Mortgage Rates Lower Surprisingly As Inflation Picks Up
It’s hard to make heads or tails as to why bond rates have fallen as of late in response to very hot inflation readings. Bond yields have been driven lower, helped in part by central bankers championing ultra-easy monetary policy and longer QE. The old adage that the cure for inflating input costs and consumer goods is even higher costs, which may have peaked in May. This idea has considerable support and it has become part of the Fed’s transitory inflation thesis. However, the Fed is seeing its desired response on wage inflation take hold (higher wages), but higher wages are not transitory. Once an employer raises wages, it is nearly impossible to reduce them later. The hope is that wage inflation sticks around and goods inflation recedes. The risk is a return to an inflationary world or even worse, stagflation. We are watching unprecedented fiscal and monetary intervention in real-time on a global scale which could have unintended consequences.
Given the dip in interest rates, there seems to be little room for rates to move lower. With CPI data running at 5.00% year over year, real interest rates are running negative. At the important Fed meeting next week, Fed Chairman Powell will need to provide clarity as to why an improving economy with over 9 million available jobs, needs more stimulus and why interest rates should be prevented from normalizing. We are certainly in crazy times.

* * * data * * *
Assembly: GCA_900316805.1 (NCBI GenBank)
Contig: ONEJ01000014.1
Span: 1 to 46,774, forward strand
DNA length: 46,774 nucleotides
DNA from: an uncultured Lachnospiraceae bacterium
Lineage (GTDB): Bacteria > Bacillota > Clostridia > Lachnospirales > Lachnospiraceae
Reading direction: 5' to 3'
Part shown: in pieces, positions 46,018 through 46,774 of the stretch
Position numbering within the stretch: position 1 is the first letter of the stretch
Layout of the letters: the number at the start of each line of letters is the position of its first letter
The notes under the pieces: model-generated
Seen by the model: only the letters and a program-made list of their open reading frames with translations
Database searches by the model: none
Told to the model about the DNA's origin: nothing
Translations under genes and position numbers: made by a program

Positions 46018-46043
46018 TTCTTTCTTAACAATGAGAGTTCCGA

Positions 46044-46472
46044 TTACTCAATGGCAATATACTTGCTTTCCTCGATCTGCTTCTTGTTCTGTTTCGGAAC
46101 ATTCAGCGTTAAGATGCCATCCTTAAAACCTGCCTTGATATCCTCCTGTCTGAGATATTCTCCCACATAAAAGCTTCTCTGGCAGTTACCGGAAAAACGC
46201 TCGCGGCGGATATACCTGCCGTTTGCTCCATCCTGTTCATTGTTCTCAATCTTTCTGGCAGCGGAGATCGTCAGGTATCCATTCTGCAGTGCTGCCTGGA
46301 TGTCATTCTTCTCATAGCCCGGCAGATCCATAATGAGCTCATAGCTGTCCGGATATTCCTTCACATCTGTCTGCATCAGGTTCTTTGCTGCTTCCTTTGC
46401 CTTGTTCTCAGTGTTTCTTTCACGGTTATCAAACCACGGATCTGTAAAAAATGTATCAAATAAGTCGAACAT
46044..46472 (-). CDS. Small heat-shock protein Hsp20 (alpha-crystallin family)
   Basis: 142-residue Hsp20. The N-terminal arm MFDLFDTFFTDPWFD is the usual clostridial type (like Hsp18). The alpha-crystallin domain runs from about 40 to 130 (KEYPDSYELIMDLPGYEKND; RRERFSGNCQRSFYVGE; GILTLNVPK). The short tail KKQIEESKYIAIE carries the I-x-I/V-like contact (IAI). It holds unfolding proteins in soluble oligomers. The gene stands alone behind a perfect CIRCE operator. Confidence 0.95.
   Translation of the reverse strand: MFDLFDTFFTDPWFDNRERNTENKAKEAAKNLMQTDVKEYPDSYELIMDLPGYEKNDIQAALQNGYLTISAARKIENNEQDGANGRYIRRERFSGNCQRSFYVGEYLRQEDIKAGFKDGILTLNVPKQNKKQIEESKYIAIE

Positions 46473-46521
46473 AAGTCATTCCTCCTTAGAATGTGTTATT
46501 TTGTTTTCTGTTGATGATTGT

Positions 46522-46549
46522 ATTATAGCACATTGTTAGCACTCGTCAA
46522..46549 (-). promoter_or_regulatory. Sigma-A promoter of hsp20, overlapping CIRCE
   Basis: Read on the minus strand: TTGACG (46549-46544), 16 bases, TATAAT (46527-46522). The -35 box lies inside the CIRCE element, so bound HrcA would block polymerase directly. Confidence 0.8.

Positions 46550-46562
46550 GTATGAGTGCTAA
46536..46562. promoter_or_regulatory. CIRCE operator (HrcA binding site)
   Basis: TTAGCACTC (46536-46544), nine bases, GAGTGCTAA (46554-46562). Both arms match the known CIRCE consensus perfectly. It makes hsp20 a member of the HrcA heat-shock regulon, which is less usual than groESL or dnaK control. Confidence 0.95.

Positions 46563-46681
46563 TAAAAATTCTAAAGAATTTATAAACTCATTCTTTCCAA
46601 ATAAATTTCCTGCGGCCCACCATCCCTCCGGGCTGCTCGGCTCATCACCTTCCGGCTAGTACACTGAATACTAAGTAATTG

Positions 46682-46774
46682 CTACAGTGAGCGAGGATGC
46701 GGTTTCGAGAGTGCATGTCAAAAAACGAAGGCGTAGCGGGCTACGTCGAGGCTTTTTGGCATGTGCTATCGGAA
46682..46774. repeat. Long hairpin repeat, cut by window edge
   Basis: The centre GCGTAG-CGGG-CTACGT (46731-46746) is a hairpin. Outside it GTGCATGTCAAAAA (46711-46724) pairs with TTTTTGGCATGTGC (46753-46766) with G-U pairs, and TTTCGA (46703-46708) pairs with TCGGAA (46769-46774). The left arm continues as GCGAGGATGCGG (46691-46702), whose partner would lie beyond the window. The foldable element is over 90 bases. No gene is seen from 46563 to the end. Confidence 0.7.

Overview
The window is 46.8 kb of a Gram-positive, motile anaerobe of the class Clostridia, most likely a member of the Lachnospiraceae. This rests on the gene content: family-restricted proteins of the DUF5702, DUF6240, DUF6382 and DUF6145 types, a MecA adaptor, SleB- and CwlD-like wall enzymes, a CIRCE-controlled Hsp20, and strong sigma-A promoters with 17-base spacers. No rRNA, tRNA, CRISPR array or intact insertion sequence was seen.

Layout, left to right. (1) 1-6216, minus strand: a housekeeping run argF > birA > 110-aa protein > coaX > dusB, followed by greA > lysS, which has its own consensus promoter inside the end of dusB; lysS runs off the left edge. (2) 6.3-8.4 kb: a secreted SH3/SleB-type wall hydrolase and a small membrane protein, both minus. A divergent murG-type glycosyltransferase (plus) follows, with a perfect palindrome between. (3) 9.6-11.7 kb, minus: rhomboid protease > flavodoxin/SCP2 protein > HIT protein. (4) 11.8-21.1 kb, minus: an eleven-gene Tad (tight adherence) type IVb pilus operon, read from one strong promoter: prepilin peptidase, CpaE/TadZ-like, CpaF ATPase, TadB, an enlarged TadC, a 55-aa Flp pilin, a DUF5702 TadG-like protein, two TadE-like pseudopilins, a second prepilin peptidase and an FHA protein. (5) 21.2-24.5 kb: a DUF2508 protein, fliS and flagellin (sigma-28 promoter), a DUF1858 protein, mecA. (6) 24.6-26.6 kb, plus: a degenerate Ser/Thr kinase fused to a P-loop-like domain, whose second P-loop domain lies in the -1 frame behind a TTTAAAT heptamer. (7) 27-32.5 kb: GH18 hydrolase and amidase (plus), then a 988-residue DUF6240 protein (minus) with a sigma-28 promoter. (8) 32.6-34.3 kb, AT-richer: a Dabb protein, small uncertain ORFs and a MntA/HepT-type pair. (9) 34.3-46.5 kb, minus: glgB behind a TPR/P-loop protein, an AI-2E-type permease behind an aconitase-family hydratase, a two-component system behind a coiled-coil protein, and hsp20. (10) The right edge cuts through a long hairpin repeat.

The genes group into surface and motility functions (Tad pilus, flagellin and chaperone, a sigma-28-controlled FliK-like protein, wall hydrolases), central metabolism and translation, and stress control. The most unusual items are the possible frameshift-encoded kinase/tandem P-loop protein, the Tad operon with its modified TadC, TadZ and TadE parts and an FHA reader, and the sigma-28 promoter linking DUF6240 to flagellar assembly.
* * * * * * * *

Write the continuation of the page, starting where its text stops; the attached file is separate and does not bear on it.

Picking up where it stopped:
With the 10-year Treasury note near 1.500%, many strategists are firming up their belief that now is the time to refinance your mortgage. If prices in your zip code have risen, low rates may still make it worthwhile to buy a new home. We recommend locking in longer-duration mortgages because if trends shift direction, then higher mortgage rates could be here for quite a while.